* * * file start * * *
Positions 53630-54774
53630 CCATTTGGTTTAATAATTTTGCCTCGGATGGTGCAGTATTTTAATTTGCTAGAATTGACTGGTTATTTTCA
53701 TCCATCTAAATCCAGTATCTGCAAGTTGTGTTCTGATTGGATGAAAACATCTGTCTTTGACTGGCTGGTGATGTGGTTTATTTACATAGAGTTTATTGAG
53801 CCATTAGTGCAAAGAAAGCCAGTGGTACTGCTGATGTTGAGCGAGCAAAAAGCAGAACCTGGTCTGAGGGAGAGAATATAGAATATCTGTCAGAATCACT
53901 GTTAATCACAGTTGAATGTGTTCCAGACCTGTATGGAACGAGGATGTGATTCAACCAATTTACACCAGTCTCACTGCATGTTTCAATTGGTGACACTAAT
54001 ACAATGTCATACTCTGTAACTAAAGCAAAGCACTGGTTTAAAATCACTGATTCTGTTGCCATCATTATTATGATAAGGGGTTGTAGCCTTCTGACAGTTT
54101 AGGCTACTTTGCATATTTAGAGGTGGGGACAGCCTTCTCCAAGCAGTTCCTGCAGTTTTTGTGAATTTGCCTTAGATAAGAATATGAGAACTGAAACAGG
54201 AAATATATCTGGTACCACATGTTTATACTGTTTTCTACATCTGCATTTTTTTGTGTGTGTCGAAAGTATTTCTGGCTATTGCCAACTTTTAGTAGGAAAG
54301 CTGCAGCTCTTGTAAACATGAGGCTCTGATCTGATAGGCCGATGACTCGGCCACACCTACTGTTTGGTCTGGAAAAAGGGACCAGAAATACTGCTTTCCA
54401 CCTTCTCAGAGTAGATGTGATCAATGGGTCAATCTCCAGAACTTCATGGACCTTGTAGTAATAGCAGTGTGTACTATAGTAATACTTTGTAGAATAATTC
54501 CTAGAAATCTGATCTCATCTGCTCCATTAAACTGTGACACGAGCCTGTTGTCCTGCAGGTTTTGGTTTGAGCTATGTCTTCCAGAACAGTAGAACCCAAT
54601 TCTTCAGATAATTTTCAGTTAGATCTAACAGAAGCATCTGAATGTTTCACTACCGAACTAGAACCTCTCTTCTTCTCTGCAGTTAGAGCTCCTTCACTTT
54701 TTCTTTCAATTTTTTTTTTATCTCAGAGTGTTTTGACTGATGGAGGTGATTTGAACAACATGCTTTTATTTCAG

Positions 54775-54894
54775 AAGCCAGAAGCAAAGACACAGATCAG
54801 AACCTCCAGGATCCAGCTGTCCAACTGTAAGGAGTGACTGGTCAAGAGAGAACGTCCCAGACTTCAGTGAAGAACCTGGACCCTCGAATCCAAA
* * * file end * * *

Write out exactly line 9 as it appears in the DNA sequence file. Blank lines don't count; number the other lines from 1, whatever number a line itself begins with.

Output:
54301 CTGCAGCTCTTGTAAACATGAGGCTCTGATCTGATAGGCCGATGACTCGGCCACACCTACTGTTTGGTCTGGAAAAAGGGACCAGAAATACTGCTTTCCA